As a suggustion, I would reccomend that you get another job after a few months (if you want). After I had been in my job for a bit I started doing homecare, it was a nice change, similar to what I learned from pedi LTC and new enough to be a challenge. Also, when you are interveiwing for other positions, you can have more enviroments to be comfy in, also shows that you are independant and can make decisions without others around (that scared me a bit at first, but I have grown to looove homecare). Again, just a thought.
All things considered, I would make the same decision again if I had to. If your heart is with peds, I would say go for it! Good luck with whatever you choose!
If you have any questions, feel free to PM me.
- 0Aug 30, '11 by NewlyANurse@ smurfynursey,
Wow, thanks so much for the reply! That's a great point I hadn't thought of, that LTC is how the kids live versus a temporary interruption like an inpatient admission might be. I really like that idea. The floor I did my preceptorship on had a lot of long-term and "frequent flier" kids, and I liked the idea of seeing the same kids and developing a bond with the kids and their families, and to see them outside of the often excessively stressful time they are hospitalized.
I had thought about homecare, but like you said the idea of being on my own completely is still overwhelming. Did you do that alongside your LTC experience? It does make sense that there would be some overlapping skills, and once I finally get some RN experience in maybe I'll feel more confident about home care.
Pedi LTC is looking more and more appealing..! I still haven't been able to get in touch with the manager, but I'm going to keep trying (if I leave enough voicemails maybe she'll answer? ). Even if it isn't the ideal experience for that "next step" to inpatient pediatrics, I'm starting to feel like this is something I could really enjoy for itself. I haven't been this excited about any of my job prospects since before the pedi hospital shut me down!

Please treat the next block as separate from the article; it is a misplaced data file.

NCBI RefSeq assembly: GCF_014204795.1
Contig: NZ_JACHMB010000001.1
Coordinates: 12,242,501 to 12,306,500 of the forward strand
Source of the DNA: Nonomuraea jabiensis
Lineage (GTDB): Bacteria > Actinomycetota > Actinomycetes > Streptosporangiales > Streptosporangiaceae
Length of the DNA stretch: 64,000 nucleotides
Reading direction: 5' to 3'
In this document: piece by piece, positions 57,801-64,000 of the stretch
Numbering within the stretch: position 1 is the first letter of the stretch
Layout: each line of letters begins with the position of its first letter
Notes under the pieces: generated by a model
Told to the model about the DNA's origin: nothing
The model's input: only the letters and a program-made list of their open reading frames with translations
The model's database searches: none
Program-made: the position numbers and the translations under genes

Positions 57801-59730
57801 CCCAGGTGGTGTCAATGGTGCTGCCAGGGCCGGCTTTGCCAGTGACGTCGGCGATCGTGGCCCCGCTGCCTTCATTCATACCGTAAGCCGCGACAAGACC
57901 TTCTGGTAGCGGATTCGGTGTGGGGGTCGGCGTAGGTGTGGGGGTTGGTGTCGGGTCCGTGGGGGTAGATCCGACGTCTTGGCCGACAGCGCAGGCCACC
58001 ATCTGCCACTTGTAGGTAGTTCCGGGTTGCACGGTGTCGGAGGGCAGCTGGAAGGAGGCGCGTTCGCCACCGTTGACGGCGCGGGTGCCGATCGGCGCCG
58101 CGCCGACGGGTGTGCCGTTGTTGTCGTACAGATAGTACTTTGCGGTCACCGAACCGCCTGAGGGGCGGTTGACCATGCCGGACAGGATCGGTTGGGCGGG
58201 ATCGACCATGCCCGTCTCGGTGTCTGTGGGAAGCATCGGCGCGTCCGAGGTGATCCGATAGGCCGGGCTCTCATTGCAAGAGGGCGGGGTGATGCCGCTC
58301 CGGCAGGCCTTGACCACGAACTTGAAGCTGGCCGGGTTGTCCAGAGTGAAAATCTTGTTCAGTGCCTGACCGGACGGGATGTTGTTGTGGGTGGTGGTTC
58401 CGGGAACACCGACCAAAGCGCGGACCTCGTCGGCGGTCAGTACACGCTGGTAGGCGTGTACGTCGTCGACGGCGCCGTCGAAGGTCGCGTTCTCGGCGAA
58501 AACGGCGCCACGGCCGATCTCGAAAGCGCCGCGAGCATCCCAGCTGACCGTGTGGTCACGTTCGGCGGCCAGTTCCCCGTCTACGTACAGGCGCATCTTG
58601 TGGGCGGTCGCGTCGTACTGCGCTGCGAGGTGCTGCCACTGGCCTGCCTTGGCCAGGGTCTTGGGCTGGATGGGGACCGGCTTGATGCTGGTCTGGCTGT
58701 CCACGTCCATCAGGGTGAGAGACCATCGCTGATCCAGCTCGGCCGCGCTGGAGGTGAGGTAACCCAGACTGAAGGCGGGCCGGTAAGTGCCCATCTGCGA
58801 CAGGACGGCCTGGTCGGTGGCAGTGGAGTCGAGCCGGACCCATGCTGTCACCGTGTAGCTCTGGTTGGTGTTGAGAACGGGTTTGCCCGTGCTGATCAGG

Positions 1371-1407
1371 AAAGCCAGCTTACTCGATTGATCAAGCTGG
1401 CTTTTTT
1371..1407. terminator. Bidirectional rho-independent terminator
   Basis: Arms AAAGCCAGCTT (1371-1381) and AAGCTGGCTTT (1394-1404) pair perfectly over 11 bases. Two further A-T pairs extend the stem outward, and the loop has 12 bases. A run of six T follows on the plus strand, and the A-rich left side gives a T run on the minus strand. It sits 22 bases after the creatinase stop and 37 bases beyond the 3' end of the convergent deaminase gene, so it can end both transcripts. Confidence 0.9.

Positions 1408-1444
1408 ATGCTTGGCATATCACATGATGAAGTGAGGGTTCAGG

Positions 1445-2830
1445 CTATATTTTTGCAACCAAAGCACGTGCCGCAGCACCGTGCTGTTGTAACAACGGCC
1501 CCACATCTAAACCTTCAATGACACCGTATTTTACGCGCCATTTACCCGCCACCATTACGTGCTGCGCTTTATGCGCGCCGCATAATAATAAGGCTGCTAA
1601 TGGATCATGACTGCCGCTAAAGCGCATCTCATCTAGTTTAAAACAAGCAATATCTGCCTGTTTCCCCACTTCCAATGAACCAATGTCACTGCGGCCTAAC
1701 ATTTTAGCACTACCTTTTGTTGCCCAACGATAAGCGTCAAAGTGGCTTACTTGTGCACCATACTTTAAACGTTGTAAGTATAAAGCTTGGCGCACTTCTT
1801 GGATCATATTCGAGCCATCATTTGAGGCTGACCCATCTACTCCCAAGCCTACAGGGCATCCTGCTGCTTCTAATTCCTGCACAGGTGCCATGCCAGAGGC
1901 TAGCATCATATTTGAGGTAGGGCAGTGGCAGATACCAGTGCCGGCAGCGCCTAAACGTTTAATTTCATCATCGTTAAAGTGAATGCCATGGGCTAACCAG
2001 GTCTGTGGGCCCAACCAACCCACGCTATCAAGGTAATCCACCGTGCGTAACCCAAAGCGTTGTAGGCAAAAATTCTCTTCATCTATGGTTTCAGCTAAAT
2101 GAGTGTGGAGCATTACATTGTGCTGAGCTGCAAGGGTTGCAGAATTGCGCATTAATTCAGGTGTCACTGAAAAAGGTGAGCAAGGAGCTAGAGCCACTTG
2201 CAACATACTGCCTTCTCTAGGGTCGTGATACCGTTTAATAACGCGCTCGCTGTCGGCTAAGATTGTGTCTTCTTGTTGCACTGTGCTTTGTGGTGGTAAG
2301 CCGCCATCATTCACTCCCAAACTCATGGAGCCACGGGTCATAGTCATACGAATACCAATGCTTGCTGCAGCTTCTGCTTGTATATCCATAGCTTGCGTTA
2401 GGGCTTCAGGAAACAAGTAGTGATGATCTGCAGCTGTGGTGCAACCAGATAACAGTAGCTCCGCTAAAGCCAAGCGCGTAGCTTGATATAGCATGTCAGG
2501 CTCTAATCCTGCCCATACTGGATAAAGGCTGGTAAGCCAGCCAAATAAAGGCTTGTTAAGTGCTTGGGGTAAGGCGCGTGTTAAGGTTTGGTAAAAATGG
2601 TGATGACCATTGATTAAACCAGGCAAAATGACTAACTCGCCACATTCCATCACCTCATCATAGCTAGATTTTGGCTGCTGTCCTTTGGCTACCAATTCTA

- 0Aug 30, '11 by smurfynurseyTo answer your question, yes, I did homecare at the same time. The agency I worked for required 6 months of pediatric experiance before they would hire you, and thats exactly what I had, almost to the day. My first case was a vent kid, and once you do pedi LTC you will become quite comfy with them, as they are usually stable (er) than kiddos you would see in LTC.
Also...is the facility free standing or part of a nursing home (I have worked at both). If its part of a nursing home, when you put it on your resume make sure to put "Sunny Acres PEDIATRIC unit", just so they know Ask if they have respiratory and if they are there 24/7...my facility did NOT have any and while I learned more, it did make things challenging to not have that extra bit of support.
I would consider going to the facility to fill out an application, then maybe you can see the units a little better how the staff acts, ect... and who knows, maybe you will meet the DON and leave with a job offer. When I had my interview, the DON was like, let me go get something and came back with an I9 and W4 ))
keep us updated, and if you have questions PM me
- 0Aug 31, '11 by LoveMyBugsI just got hired at a pedi LTC which is assoicated with my states largest hospital system and is located on one of the larger hospital campuses.
I haven't started on the floor yet, just went through general system orientation for the last 2 days, but I am very excited to start working there. I did pedi home health for 5 months then went to a SNF still am working there full time and will do the pedi job PRN.
Like you I am hoping that it will either turn into a full time position and I will love it so much I wont have a wandering eye, or that after 6 months to 1.5 years I can finally get hired into one of the 3 children's hospitals in my area.
One of my friends from NS did pedi home health through a different agency that I did, she stayed longer and did her year of home health and now works full time at a Shriners Childrens hospital and loves it.
Other than getting an internship with a pedi teaching facility, home health and pedi LTC are the only ways to really get pedi expereince